County Golden Horseshoe Winners
One of the highlights of a West Virginian's eight-grade year is the opportunity to become a Knight or Lady of the Golden Horseshoe. This prestigious program takes its name from the golden horseshoes given to the early explorers of West Virginia. In 1716 the Governor of the Virginia colony, Alexander Spotswood, saw a need for exploration of the land west of the Allegheny Mountains, most of which is now West Virginia. The governor organized a party of about 50 men, all of whom adopted a pledge, "Sic jurat transcendere monte," which means "Thus he swears to cross the mountains." Governor Spotswood presented each member of his party with a small golden horseshoe to commemorate the bravery of those who crossed the mountains into western Virginia, beginning the Golden Horseshoe tradition.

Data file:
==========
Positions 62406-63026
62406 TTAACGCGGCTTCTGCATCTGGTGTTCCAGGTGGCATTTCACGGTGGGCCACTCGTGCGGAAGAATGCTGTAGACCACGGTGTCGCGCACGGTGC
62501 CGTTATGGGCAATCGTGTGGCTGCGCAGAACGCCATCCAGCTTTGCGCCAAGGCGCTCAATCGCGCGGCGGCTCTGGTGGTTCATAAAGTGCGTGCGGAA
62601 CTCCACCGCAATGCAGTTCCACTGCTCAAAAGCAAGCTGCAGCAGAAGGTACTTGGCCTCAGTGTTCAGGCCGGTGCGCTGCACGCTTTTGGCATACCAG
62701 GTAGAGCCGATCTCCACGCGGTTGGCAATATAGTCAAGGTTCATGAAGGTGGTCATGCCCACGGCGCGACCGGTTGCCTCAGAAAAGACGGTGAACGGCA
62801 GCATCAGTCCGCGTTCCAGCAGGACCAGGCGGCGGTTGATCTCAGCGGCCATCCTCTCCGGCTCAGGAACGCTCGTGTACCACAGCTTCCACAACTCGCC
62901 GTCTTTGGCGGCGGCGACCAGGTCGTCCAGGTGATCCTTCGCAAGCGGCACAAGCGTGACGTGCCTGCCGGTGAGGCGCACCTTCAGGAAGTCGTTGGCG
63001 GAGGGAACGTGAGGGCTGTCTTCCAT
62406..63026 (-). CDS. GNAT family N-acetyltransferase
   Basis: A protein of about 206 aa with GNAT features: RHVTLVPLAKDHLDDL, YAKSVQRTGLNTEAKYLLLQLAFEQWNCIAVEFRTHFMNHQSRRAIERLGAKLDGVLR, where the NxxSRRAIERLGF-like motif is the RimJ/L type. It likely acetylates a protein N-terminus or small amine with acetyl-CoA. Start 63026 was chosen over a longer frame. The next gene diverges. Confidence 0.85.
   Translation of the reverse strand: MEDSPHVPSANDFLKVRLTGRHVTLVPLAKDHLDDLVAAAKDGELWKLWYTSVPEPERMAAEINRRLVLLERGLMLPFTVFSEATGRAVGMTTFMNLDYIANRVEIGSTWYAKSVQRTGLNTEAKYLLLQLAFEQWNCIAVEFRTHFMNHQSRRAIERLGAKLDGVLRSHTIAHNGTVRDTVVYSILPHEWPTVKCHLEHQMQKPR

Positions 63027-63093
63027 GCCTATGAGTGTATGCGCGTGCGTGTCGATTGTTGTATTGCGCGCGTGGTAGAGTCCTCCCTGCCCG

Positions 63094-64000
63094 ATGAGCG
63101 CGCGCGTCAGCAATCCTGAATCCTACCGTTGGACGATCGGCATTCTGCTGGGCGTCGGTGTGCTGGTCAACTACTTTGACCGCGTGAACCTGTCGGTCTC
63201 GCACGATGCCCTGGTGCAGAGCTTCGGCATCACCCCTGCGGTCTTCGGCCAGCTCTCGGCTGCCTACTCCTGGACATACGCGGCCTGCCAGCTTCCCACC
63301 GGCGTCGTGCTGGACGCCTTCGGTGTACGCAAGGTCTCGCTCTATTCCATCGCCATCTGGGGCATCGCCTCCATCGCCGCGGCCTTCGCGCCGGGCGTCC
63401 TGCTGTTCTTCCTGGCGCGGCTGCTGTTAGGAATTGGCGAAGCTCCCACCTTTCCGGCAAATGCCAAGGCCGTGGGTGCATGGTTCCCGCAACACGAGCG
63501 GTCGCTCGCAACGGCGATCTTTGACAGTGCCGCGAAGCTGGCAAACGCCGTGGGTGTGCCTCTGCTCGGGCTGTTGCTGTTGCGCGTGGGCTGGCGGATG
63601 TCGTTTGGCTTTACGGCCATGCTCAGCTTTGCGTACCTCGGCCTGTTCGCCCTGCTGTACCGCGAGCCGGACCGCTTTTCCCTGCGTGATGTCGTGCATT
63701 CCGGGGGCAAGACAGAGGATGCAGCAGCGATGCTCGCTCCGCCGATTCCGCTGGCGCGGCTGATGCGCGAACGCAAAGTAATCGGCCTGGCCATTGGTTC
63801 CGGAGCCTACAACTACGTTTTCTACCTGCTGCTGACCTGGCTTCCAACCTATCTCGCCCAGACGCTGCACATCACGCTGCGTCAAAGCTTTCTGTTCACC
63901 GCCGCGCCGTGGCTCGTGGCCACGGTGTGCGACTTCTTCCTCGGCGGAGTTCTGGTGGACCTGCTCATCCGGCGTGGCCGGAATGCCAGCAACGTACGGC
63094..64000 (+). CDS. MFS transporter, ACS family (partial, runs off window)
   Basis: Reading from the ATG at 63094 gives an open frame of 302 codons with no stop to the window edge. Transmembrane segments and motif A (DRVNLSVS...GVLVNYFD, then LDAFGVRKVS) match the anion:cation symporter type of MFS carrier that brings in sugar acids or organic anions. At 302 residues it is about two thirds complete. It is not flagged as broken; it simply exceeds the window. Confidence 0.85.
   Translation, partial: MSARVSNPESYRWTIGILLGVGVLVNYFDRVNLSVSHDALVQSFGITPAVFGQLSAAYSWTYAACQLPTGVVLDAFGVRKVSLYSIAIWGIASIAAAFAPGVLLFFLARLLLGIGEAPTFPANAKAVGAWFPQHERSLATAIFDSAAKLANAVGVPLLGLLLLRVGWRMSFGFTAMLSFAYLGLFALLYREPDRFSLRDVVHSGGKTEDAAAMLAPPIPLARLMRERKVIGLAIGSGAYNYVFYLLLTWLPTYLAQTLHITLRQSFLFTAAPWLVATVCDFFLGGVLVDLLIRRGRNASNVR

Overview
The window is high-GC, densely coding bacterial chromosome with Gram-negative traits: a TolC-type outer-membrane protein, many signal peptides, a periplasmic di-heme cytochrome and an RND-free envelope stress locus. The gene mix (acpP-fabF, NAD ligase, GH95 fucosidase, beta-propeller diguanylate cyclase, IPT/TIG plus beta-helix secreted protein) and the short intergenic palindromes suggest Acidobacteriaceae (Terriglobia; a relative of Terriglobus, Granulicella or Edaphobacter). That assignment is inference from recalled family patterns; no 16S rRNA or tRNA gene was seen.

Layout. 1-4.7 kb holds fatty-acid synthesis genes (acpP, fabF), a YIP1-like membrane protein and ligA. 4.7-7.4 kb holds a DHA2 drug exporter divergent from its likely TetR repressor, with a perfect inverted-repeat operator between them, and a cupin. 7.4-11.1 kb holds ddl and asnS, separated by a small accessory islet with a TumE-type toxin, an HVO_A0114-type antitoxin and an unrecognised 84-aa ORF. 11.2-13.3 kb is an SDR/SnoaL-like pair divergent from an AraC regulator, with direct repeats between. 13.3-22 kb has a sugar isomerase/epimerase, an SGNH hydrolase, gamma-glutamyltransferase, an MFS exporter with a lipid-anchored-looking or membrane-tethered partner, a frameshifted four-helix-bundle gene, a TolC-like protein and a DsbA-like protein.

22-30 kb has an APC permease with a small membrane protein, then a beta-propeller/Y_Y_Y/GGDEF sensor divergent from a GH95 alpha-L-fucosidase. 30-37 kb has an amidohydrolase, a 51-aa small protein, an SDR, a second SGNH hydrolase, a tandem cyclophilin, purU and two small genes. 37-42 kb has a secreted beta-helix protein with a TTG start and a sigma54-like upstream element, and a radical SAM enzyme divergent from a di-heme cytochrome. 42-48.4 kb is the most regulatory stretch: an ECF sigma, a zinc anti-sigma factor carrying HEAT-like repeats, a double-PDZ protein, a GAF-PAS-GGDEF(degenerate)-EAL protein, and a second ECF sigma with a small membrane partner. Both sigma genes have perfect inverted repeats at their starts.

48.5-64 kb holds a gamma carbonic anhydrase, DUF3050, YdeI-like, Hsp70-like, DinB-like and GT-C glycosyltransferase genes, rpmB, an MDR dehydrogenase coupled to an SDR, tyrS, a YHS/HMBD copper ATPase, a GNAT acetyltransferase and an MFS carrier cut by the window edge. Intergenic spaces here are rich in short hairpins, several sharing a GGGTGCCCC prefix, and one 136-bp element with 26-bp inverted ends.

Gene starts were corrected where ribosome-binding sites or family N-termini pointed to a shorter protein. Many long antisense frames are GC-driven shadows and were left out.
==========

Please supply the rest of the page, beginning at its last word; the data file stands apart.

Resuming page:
This tradition was revitalized in 1931 with a test promoting a comprehensive study of the state being given to eighth grade students throughout the state. The Golden Horseshoe became known as a symbol of scholastic achievement to honor students who excel in the study of West Virginia.
Since that time approximately 15,000 eighth-grade students have received a golden pin in the shape of a horseshoe, much like those given by Governor Spotswood more than 300 years ago. This pin symbolizes the student's knowledge and understanding of their state's proud heritage.
Each year 221 eight-grade students are honored for their knowledge of the state in a one day ceremony held in Charleston.
Pocahontas County's winners for 2011 are Phillip Green from Green Bank Middle School, son of Allen and Monica Green, of Frost, and Cassandra Griffith, from Marlinton Middle School, daughter of Reta Griffith, of Marlinton, and Kenneth Griffith, of Snowshoe.